I've finally figured out what annoys me so badly about most modern paranormal research programs. (Yep folks, time for another rant.)
This past weekend while at a group meeting of friends, our host had on Ghost Adventures
on the Travel Channel as background noise. You can check the link here
for more info on the show.
What caught my attention was host/producer Zak Bagans and his blatant "look at me" attitude. Buffed up and belt buckle blinged, his onscreen antics screamed of the "15 minutes of fame" timer ticking.
One part watching, one part ridiculing, and the final part talking about other things more important, I did gleam that his "team" was in Louisiana, probably looking for ghosts, and investigating the voodoo culture of the region. What sent me over the top is when his team came out all dressed in white t-shirts with handkerchiefs on there heads apparently participating in a voodoo ceremony. That's when it struck me what is so
wrong with modern paranormal shows. The participants aren't willing to just report the story, they're trying to be
the story. They'll preen and posture and make totally over-the-top claims so they can claw their way to celebrity status (at least in their niche market).
Then my friend related to me the tale of their 3rd season Halloween premiere best summed up by this Wikipedia entry:
Ghost Adventures Live
Premiering on October 30, 2009, the third season started with Ghost Adventures Live, a 7-hour live televised "lockdown" investigation at the Trans-Allegheny Lunatic Asylum in Weston, West Virginia. Hosted by Dean Haglund, an actor on The X-Files, the program enabled and invited viewers to interact with and participate in the investigation via a live webcast, using text messaging, webcams, playback reviews, and a video chat with the crew. Guests invited to co-investigate with the trio include three fans of the show; clairvoyant Chris Fleming from Dead Famous: Ghostly Encounters (another paranormal TV series); Robert Bess, the inventor of the so-called "Parabot" (an electrical container said to attract and trap spirits); and EVP "specialists" Mark and Debby Constantino, whom the trio regularly consult on the series. An encore presentation of the live show aired for Halloween the next day.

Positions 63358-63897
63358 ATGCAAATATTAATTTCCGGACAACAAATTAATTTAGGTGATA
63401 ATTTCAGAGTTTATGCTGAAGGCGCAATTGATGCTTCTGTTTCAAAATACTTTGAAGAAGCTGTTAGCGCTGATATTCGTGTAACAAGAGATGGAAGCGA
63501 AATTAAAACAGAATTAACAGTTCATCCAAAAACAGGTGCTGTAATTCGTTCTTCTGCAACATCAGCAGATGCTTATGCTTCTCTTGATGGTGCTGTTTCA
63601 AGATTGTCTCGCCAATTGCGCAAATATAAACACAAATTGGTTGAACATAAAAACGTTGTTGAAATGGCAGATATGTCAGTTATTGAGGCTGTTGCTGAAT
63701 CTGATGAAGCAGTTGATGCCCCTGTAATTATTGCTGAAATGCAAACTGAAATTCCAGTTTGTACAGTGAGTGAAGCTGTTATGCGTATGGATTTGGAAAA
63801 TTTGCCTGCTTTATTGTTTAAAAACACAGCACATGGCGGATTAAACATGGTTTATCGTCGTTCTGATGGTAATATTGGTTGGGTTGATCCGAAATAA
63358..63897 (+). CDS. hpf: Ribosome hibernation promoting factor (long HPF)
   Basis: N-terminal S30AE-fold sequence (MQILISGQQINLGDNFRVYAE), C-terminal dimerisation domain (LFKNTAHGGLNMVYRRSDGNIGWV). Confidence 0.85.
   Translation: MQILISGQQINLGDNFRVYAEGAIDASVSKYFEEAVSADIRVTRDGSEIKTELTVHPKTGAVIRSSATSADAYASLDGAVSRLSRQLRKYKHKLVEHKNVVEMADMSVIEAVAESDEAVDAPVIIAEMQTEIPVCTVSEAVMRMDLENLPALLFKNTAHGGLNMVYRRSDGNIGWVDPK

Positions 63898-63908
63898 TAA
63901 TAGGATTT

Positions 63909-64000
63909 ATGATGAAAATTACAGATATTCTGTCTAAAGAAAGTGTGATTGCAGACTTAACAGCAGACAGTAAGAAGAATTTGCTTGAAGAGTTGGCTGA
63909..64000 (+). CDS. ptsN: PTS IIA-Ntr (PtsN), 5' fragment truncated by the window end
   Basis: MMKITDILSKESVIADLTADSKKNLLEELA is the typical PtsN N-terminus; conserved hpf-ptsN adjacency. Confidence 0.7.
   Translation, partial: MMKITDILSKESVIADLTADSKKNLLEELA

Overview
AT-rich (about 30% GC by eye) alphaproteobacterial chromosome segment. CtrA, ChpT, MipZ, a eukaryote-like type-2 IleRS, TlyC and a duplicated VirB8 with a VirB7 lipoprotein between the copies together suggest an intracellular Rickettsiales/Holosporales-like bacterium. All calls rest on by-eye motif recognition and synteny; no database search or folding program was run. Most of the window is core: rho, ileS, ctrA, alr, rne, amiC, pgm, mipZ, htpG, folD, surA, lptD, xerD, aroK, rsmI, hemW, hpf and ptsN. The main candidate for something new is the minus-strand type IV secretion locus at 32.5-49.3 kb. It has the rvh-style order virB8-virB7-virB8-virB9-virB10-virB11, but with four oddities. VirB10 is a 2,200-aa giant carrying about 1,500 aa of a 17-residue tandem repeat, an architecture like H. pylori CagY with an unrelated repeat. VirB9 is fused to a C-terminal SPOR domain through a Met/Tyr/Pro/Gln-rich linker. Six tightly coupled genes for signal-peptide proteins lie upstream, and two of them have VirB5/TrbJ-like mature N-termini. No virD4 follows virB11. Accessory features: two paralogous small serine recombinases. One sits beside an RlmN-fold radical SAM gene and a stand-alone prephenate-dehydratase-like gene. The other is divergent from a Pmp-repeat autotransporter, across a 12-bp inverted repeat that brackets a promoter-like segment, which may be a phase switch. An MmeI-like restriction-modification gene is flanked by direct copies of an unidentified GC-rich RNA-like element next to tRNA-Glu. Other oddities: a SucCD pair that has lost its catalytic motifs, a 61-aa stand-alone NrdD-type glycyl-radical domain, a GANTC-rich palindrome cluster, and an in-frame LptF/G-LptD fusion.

The reception of the live "lockdown" was met with critical success; however, viewers criticized guest Robert Bess for arguably throwing an EMF meter out of his hand and claiming that it was removed from his hand.
A week later, a "post-mortem" special highlights the major events of the investigation. In the special, Bagans and Groff addressed the viewers about the incident, believing that it was not paranormal. Bess responded by claiming that the incident was authentic paranormal activity.
Fame hogs trying to out do fame hogs. It sounds like a total ego sideshow to me with a blatant grab at attracting a small portion of The X-Files
That's when I think of shows like Leonard Nimoy's In Search Of
and Ancient Mysteries
, Jack Palance's Ripley's Believe It or Not!
, or Robert Stack's Unsolved Mysteries
. None of these shows were as pretentious or lacking in real content like the modern crop. Just go to YouTube and look up In Search Of Voodoo--- go ahead, I'll wait---
Not one of the best episodes of the series but it shows an authentic white and black magic voodoo ritual. It only took about 25 minutes of your time instead of an hour with 25 minutes of commercials. No posturing host with "look at me" antics, just the facts as they see them. I guess in the era of self promotion it's too much to ask for just the facts.
So another modern paranormal show draws my venom and I happily stroll back to my very dated but informative bootlegs of paranormal shows of a bygone era.
Ghost Adventures indeed.